Bird in Chimney

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There was no screen cover on this HUD Wreck I've been working on and I failed to put one on right after getting it. I hear an adult bird in there now. Goes in and out. It's a straight shot up.
Will smoking em with some newspaper and maybe pinecones get em to vacate a bit while I run up and put a cover on ya think? Don't wanna really light a regular fire since it's been hovering around 100 the past 10 days if ya know what I mean.
Please, no cracks about bats in my belfry :-)
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Red Green wrote:

Probably, but...
There's a real good chance there's a nest w/ hatchlings which can make a mess if left. If can tell, and there is a nest, I'd try to dislodge it at the same time.
We have barn swallows every year -- the rustle around a little, the little ones cheep for a while and by mid-summer they're gone.
I keep intending to put a cap on and every winter goes by and I don't... :)
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If you throw in burning stuff, it'll kill the babies and they'll be left inside to smell up the place.
Yeah, if you light a regular fire, that means opening the damper and possibly the critters will come in your house.
One winter I had the pilot light go out on my gas furnace. I called the furnace people to light it for me....new homeowner and didn't know what to do. The guy looked inside and found a dead bird. I had him put it in a cardboard box and then i put the box outside to deal with the dead bird later. I went out 20 minutes later and the bird was gone. Seems it was only knocked out and came back to life outside. I got a chimney cover soon after.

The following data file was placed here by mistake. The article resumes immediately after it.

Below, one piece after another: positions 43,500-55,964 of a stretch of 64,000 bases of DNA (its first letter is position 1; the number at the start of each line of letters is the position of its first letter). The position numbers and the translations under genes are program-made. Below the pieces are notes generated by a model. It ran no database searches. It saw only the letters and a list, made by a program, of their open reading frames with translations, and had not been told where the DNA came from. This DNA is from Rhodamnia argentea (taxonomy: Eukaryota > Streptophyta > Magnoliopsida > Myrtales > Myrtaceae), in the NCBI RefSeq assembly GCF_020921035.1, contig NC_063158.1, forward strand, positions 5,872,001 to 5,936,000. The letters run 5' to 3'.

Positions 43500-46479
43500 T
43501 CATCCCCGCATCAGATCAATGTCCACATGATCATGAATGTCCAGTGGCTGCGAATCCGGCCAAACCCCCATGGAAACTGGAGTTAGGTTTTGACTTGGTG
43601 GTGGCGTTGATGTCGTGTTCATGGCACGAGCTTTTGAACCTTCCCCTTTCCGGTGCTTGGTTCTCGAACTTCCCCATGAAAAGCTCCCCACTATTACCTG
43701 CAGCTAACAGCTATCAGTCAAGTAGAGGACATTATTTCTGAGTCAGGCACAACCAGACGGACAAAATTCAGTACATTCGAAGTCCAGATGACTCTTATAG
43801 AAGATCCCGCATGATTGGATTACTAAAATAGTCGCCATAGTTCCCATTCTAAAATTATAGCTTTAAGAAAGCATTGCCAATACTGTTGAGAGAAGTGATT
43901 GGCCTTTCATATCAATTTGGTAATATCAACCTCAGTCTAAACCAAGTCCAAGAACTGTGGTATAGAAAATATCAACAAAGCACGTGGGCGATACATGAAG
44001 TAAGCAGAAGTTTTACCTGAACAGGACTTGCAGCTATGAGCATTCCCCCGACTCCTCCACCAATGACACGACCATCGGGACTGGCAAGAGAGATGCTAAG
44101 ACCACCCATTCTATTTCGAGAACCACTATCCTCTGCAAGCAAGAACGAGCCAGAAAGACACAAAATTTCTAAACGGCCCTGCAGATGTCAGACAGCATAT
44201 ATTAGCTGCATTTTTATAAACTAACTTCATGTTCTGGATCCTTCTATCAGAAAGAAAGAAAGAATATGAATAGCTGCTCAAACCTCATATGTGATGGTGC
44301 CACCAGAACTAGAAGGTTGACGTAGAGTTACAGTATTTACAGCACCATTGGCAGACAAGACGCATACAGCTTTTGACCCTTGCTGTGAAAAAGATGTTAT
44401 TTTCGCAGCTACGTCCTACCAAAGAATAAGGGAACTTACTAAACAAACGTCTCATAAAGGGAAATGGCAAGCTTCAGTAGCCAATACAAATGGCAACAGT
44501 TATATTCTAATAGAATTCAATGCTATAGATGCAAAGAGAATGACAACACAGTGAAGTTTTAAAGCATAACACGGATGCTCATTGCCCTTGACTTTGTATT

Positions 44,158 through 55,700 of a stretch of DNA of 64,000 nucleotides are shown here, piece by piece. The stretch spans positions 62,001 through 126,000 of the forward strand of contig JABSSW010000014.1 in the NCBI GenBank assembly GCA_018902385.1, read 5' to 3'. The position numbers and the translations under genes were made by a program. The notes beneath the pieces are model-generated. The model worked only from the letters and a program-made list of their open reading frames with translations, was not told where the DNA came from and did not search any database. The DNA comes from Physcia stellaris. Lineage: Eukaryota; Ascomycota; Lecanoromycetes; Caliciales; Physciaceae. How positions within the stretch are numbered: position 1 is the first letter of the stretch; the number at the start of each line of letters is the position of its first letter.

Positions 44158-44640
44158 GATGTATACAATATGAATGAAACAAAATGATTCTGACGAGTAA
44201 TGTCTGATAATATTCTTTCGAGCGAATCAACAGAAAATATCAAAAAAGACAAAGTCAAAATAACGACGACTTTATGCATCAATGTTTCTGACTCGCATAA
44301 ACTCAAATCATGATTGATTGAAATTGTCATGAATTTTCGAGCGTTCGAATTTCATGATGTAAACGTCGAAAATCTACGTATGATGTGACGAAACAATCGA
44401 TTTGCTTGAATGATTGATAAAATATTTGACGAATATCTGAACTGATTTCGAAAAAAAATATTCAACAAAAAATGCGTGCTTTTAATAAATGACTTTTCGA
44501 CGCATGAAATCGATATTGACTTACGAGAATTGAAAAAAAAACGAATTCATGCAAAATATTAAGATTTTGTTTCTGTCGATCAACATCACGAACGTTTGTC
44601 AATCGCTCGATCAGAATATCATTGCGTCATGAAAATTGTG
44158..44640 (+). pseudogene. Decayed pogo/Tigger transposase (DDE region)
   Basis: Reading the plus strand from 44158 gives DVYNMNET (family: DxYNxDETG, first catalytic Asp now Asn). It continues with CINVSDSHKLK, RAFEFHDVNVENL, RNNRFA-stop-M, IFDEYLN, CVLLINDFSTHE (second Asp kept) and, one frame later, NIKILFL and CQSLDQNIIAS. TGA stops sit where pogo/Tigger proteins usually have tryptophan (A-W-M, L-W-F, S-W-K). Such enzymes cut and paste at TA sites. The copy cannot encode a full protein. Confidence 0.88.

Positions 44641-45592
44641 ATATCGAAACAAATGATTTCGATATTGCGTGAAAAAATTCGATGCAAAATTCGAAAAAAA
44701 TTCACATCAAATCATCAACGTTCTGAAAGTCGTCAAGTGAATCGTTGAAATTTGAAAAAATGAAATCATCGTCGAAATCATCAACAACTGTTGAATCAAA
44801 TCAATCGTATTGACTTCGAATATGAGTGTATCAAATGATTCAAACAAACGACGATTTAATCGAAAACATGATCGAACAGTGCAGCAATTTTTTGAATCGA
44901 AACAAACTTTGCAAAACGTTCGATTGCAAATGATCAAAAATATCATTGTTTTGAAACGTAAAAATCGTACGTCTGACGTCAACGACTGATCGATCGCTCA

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.168.3.70:

wait till late summer after all babies are gone........
parents will have likely left to, then install cap.
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FYI Followup:
This was the course I took. No need to wait until late summer.
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wrote:

I had swallows build a nest in the porch rafters over my entryway one year. I thought it would be a good science experience for my little girl. It was. But the birds and 3-4 offspring shit like the dickens all over the welcome mat, for months.
AND THEN, the offspring kept trying to come back, year after year, for like 4-5 years. I had to put screen under the porch rafters to keep them away.